By jimgris on Jul 05, 2009
Anyway, in the NYT article right up front in the first few paragraphs, you`ll read about a scene in Silicon Valley were a PR pro is advising a client about a launch strategy (who to talk to and such), and someone shoots back about avoiding certain well-known bloggers and news websites. What? Why would you want to avoid a communications channel at your launch? I don`t get it. People who feel passionate about their stuff generally want to talk to anyone who will listen -- and if listeners have megaphones so much the better. I`ve worked with some people like that, and what they taught me is that everyone is important because you just never know -- you never know who is connected to who at any given moment, and you can never know who will be connected to who in the future. And, of course, predicting how a story will spread is difficult at best. Now, I realize the PR strategy in this case was to talk to a select group of high powered people, which is fine since they obviously have deep influence. But why talk to those guys to the exclusion of the others in an age when communities are flattening hierarchies and distributing power?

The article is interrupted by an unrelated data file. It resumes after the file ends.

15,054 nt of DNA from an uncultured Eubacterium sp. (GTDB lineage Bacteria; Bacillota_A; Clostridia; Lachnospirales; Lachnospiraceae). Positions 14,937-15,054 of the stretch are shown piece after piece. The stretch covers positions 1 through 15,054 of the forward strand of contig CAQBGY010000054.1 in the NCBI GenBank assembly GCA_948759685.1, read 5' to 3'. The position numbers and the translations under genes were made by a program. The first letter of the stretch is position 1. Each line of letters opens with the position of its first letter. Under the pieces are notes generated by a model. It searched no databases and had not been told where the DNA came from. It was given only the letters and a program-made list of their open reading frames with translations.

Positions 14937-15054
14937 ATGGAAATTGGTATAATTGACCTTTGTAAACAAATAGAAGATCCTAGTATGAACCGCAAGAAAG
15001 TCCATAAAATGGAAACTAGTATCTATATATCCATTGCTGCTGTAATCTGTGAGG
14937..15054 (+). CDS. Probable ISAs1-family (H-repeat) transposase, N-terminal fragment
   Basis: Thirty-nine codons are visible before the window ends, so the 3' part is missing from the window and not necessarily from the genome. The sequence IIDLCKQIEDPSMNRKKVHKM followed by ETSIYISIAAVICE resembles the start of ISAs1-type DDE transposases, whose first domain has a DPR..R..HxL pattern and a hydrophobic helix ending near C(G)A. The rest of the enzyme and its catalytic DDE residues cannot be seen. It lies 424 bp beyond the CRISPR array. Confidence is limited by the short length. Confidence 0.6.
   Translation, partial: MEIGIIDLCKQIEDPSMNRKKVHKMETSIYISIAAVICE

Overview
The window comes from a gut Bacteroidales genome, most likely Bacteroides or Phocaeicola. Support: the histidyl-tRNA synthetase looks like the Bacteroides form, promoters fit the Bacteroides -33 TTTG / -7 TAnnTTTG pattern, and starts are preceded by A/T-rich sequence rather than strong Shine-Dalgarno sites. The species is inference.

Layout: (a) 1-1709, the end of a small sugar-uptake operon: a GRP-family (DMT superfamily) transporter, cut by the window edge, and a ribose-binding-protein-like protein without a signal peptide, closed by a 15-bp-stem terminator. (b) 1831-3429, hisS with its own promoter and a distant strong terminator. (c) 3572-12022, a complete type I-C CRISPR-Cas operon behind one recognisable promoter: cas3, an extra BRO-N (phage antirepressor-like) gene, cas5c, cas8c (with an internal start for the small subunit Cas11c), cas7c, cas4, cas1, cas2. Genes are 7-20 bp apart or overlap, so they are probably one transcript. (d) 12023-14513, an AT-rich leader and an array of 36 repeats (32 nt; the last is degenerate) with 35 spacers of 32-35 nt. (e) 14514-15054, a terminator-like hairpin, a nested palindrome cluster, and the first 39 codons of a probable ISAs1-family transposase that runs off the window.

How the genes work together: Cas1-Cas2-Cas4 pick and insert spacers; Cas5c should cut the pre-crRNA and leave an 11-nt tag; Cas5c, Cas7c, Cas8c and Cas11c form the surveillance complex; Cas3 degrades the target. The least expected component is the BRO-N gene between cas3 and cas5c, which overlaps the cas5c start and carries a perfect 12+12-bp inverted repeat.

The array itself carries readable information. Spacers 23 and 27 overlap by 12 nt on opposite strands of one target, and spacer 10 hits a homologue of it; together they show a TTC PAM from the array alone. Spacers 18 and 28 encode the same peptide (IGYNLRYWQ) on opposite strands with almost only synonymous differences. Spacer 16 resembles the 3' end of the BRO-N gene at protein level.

Talk to everyone. Everyone is important. Especially now with everyone connected in ways you may not even realize. And Robert Scoble is right. Talk to the grassroots first. Community building operations should be implemented first so the marketing guys have something to sell (and participate in as well). Too much of PR is still rolled out the other way around.